Are Married Women Picking up the Slack?

In last Friday’s post, I pointed out that middle-income men have seen a decline in their real income since the mid-1970s. A recent NYTimes article by Campbell Robinson pointed out that in coal country, an extreme version of this trend has played out, with coal jobs vanishing over the last few decades. The loss of these jobs has left not just lower incomes, but an actual lack of work for men without a college education. In the wake of this change, the article explains that many wives are picking up the slack by working more.

This article got me wondering about whether or not this trend has played out more broadly. Are men without a college education seeing vanishing job opportunities nationwide and, if so, are their wives picking up the slack?

So, I looked in the Current Population Survey (a national survey used to calculate things like the unemployment rate) and isolated married men and women with a high school degree or less and identified: 1) which of these individuals was working a full-time job; and 2) how much they made. The figure below plots how much more likely these men were to work than their wives in 1975 and 2017, and also how much more they earned when they did work. The figure shows that men without a college education were 3 times as likely to work as their wives in 1975 and only twice as likely in 2017. In 1975, husbands earned 1.8 times what their working wives made, in 2017 it was 1.4 times as much.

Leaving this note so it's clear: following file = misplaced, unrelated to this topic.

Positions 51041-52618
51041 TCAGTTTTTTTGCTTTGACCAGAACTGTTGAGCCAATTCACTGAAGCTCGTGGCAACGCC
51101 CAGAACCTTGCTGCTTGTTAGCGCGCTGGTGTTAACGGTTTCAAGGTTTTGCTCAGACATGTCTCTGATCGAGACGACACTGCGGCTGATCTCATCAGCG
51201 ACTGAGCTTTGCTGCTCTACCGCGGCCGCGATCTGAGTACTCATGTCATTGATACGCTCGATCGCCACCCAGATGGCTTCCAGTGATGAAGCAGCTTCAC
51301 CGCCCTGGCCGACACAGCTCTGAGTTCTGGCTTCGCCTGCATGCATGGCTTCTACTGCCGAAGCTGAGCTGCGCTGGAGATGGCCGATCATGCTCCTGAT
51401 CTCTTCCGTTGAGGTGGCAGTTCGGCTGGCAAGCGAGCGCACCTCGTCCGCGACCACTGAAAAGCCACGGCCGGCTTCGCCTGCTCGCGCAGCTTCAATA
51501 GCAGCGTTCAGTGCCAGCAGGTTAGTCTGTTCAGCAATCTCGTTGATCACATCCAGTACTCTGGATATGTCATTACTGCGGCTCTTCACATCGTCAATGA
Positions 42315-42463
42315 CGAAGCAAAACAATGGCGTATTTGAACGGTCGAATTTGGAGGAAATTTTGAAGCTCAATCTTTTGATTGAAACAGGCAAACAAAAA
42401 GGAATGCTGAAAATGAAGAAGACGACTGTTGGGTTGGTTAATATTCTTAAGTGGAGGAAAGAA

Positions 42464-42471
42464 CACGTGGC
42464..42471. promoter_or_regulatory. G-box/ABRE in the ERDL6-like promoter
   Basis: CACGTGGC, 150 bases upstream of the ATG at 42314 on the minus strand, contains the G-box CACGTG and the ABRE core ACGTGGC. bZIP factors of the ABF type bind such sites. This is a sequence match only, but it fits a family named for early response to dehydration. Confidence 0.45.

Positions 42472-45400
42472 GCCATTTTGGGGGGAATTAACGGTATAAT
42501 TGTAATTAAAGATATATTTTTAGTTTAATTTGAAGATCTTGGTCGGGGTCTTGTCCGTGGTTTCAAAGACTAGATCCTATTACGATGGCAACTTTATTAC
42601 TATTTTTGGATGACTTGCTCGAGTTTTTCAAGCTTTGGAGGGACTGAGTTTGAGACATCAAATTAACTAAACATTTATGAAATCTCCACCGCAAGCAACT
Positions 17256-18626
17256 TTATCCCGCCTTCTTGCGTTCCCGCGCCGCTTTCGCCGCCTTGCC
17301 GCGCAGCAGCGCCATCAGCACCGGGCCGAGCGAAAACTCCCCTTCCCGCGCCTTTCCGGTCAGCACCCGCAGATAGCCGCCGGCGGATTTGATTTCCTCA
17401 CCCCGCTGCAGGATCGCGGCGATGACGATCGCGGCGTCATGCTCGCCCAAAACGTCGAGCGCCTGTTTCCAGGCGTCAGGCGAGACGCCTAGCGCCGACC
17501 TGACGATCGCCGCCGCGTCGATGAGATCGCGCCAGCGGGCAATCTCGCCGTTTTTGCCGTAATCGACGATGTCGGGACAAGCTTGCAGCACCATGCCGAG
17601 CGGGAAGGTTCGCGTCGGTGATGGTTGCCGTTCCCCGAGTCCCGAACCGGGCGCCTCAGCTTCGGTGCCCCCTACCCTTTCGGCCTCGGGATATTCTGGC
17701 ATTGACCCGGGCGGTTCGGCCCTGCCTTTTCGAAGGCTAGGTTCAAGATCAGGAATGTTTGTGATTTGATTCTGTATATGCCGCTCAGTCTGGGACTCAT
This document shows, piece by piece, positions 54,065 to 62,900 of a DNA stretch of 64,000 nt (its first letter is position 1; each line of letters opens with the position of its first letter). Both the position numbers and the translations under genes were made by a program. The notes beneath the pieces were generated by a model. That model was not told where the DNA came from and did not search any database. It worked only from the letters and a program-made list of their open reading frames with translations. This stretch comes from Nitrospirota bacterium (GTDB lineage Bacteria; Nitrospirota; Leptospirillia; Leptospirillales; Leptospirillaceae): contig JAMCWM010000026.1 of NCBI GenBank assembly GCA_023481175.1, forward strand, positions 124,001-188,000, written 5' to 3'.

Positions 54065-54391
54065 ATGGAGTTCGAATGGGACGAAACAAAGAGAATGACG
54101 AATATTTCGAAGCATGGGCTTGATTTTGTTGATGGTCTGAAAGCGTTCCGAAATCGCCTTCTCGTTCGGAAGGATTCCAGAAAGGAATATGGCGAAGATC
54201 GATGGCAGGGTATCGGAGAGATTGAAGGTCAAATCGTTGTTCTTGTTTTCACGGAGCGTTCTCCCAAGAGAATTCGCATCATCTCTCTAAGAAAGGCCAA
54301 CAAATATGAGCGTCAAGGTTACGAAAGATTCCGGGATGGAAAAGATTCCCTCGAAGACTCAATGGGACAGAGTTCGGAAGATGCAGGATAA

Figure. Relative Work and Earnings for Married Men and Women without a College Education

Note: Figure focuses on married men and women age 25-54 without any college education.

So, the broad trend discussed in the article would appear to be playing out. Married women are working more and also earning more relative to their husbands. However, the underlying story for the whole population is a bit different than in mining country. In the nation as a whole, married men without a college education are working almost exactly as often as they did in the past — in 1975, they worked 80.1 percent of the time, and in 2017 81.7 percent. It’s just that married women are working a whole lot more. Hey, that’s good news!

Instead, the bad news (you knew there had to be some) for these men is showing up on the earnings side of the equation. Married men without a college education saw their wages decline by 20 percent over this time period, from $56,000 to $44,000 a year. This decline is huge when one considers that, you know, incomes are supposed to go up over time.

So, while in coal country men without a college education seem to be losing their jobs and their wives are filling the breach, the larger picture is a bit different. Women still seem to be filling a gap, but one left behind not by their husbands’ job losses, but instead by the loss of their wages. If you want to better understand this scary trend and it’s implications, please follow the blog, because you can bet excitement is on the way (as long as you find charts exciting).

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